Joseph Mallord William Turner

Loch Lomond, for Rogers’s ‘Poems’

c.1830–2

View this artwork by appointment, at Tate Britain's Prints and Drawings Rooms

Medium
Watercolour on paper
Dimensions
Support: 221 x 241 mm
Collection
Tate
Acquisition
Accepted by the nation as part of the Turner Bequest 1856
Reference
D27699
Turner Bequest CCLXXX 182

Catalogue entry

This vignette, Loch Lomond, was published in the 1834 edition of Rogers’s Poems and appears as the head-piece to a poem entitled, ‘Written in the Highlands of Scotland, September 2, 1812’.1 The engraver was William Miller.2 Turner’s watercolour complements the opening description of Loch Lomond, two verses of which he highlighted with pencil in his own copy of the 1827 edition of Poems (Tate D36330; Turner Bequest CCCLXVI p.218):
Blue was the loch, the clouds were gone,
Ben-Lomond in his glory shone,
When, Luss, I left thee; when the breeze
Bore me from thy silver sands,
...
The fairy-isles fled far away;
That with its woods and uplands green,
Where shepherd-huts are dimly seen,
And songs are heard at close of day
(Poems, pp.203–4)
The artist also made four small thumbnail sketches of mountainous landscape within the margins (Tate D36330; Turner Bequest CCCLXVI pp.218–21). The first of these in particular seems to show a lake and mountains and reflects the composition of the finished vignette.3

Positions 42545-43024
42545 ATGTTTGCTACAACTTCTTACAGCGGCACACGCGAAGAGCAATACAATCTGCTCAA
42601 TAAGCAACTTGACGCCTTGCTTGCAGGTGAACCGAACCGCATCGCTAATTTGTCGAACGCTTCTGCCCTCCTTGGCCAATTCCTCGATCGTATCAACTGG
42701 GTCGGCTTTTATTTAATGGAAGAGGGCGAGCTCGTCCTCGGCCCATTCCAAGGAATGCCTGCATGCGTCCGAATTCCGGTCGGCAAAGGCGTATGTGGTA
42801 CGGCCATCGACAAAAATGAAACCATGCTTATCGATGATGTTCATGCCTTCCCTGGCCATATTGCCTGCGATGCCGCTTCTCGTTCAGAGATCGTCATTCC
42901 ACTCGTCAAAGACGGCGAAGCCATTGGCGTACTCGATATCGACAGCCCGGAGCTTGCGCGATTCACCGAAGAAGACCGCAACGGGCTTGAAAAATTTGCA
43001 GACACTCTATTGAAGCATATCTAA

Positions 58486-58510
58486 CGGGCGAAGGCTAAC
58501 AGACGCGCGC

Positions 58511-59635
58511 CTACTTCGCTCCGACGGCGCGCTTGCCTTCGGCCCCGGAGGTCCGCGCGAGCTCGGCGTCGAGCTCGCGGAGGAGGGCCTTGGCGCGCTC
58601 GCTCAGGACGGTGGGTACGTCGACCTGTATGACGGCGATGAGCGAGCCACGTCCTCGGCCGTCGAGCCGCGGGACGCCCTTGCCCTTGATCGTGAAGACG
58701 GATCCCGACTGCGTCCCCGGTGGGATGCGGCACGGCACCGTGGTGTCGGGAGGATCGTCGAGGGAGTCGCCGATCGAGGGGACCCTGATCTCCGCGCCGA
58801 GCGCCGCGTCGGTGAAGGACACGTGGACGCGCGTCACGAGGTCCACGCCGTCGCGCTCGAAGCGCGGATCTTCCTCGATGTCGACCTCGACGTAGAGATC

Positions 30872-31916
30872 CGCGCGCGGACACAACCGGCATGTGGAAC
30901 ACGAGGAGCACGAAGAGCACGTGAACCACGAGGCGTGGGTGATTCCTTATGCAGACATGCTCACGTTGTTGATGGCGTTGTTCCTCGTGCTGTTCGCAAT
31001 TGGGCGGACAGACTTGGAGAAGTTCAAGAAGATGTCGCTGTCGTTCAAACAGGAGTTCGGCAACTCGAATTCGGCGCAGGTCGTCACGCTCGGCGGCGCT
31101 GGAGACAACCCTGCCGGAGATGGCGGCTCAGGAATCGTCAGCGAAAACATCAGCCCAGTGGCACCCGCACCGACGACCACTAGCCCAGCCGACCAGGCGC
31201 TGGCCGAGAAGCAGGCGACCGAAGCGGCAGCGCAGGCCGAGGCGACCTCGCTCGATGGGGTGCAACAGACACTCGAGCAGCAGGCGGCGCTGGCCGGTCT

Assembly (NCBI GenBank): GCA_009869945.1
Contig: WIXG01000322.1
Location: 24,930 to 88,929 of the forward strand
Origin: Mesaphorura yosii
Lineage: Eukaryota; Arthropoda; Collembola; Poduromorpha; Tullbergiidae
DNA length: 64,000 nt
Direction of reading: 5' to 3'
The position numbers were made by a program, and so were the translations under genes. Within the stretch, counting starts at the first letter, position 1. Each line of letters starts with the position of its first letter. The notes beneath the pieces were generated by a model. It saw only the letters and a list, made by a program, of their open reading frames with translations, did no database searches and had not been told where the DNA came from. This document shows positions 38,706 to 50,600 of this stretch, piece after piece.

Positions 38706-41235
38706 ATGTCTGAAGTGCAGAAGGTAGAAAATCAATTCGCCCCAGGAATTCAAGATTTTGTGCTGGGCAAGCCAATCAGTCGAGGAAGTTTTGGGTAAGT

In the rest of the poem, Rogers goes on to describe his travels through the Scottish landscape, peppering his text with countless topographical, historical, and literary allusions. The style and tone are deeply reminiscent of his long poem, Italy, which Turner illustrated shortly before beginning work on Poems. Similarly, Turner’s Loch Lomond bears a strong resemblance to several vignettes that he designed for Italy, namely Lake of Geneva and Lake Como (see Tate D27669, Turner Bequest CCLXXX 152 and Tate D27674; Turner Bequest, 157). Like these earlier compositions, the flat expanse of the lake in Loch Lomond is enlivened by several colourful boating parties in the foreground, whilst the background is an ethereal landscape of misty water and mountains. Although the location has changed from sunny Italy to cool and verdant Scotland, the format and tone of Turner’s treatment remains much the same.
Turner had explored Loch Lomond as part of his travels in Scotland during 1801 and may have referred to his topographical on-the-spot sketches dating from this tour (see for example the Scotch Lakes sketchbook, Turner Bequest LVI and Tummel Bridge sketchbook, Turner Bequest LVII, and some of the so-called ‘Scottish Pencils’, Turner Bequest LVIII). He also appears to have revisited it again in 1831 (see Tate D26652–D26653; Turner Bequest CCLXXI 17a–18).4
1
Samuel Rogers, Poems, London 1834, p.203.
2
W.G. Rawlinson, The Engraved Work of J.M.W. Turner, R.A., vol.II, London 1913, no.396. There are two impressions in Tate’s collection (T06168 and T06646).
3
Reproduced in Mordechai Omer, Turner and the Poets: Engravings and Watercolours from his Later Period, exhibition catalogue, Marble Hill House, Twickenham 1975, fig.4 and in Mordechai Omer, Turner und die Dichtkunst: Aquarelle; Graphik, exhibition catalogue, Bayerische Staatsgemäldesammlungen, Munich 1976, p.10.
4
Omer 1975, [p.9].

Meredith Gamer
August 2006

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